They did not succeed because those same brilliant youth leaders, in their infinite wisdom and riding the wave of justice and solidarity from the week before, joined hands with the congregation and led them in a mantra of “Circle ‘Round for Freedom,” a social justice anthem beloved in UU churches. They encircled the sanctuary as Rev. Deanna Vandiver spoke compassion and light and unity from the pulpit, drowning out the proselytizers not by matching their anger and vitriol, but by loving the hell out of them.  They continued while a few of us peacefully escorted the insurgents outside. Meanwhile, I escorted three quieter members of the infringing group (whose version of the events can be found here) back to their seats, agreeing to engage in civil dialogue with them after the service on the condition that they remain respectful for the remainder of it. This tide of Love – which is so much more powerful than fear, so much stronger than hatred – firmly and gently pushed the disturbance out onto the sidewalk, where it continued its demonstration safely out of our worship space. We shut the doors and picked up where we left off, not missing a beat in the order of service, not diverting any time from Rev. Deanna’s message on mission and putting our faith in action – a sermon which, as she said, “preached itself” in the wake of that demonstration. 

They did not succeed because our youth leaders, who had come from across the country, got a prime opportunity to practice what they had learned in their training to be agents of justice and peace. After the service, they engaged in respectful dialogue with those three who remained, and practiced their principles of love and nonviolence in word and deed. Once the three were eventually escorted out for becoming passively violent with their Scriptural references, these youth held each other through the tears and pain. They then took the protesters’ propaganda out into the courtyard and burned them in a pot, not to add angry fuel to the fire, but to release the hate and fear into the air and the earth.  The rains came as they concluded their ritual, finishing the job and driving away the demonstrators who remained outside the church.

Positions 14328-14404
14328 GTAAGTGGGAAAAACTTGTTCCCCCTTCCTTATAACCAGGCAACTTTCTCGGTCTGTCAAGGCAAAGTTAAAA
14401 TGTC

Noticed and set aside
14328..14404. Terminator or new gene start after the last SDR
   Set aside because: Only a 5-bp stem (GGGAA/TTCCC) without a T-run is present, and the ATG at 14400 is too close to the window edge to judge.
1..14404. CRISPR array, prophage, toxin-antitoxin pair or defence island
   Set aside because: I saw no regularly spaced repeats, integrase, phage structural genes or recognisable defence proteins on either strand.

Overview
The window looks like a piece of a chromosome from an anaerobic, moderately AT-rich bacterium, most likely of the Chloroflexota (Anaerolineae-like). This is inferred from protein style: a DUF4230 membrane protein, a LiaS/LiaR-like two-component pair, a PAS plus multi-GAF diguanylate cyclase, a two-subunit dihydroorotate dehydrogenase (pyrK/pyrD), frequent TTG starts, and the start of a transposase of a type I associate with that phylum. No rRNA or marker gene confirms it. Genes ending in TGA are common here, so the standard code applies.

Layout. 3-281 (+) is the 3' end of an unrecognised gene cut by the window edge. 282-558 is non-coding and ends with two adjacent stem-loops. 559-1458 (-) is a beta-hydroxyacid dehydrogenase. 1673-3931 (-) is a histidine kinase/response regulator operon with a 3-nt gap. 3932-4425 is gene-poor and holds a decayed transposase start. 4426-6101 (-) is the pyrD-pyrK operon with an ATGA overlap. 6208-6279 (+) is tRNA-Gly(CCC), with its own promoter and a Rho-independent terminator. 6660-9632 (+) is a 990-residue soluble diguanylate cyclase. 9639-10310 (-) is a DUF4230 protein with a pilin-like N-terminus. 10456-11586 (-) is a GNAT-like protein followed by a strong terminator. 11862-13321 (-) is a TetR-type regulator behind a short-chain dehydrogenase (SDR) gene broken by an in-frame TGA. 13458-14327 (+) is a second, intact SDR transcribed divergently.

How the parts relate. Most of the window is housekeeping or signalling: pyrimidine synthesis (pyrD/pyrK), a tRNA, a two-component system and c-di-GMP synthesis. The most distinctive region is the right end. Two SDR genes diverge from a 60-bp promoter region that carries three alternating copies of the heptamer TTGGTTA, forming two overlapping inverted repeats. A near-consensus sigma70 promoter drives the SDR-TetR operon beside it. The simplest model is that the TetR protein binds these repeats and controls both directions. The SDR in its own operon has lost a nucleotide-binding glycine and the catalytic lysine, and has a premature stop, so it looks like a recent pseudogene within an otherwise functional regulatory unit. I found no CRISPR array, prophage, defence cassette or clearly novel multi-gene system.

They did not succeed because the congregation – members and visitors alike – came together in the face of hate and protected each other with love. A good friend of mine who was visiting acted as a safe escort until the entire congregation had left the building; he stayed at the church in that capacity long after the protesters left to ensure that all of the youth were on their way to the airport before he let his guard down to go home. Others helped in similar capacities; no one had to walk alone through the wall of hate and fear.  Bart Frost, the Director of Religious Education, took the initiative of calling the police during the service to monitor the outdoor demonstration. Representatives from the Rapid Response Team of Planned Parenthood also came to debrief and guide in the aftermath, encouraging people not to engage with the protesters because, in their words, “You cannot reason with a belief.”  

And while this is true – beliefs are based in abstract faith, and reason is based in concrete fact – it is also true that you can be a reasonable person and a believer. And on a personal level, these religious terrorists did not succeed because I came away from the experience more rooted than ever in my own faith – including those parts of it that come from Christianity.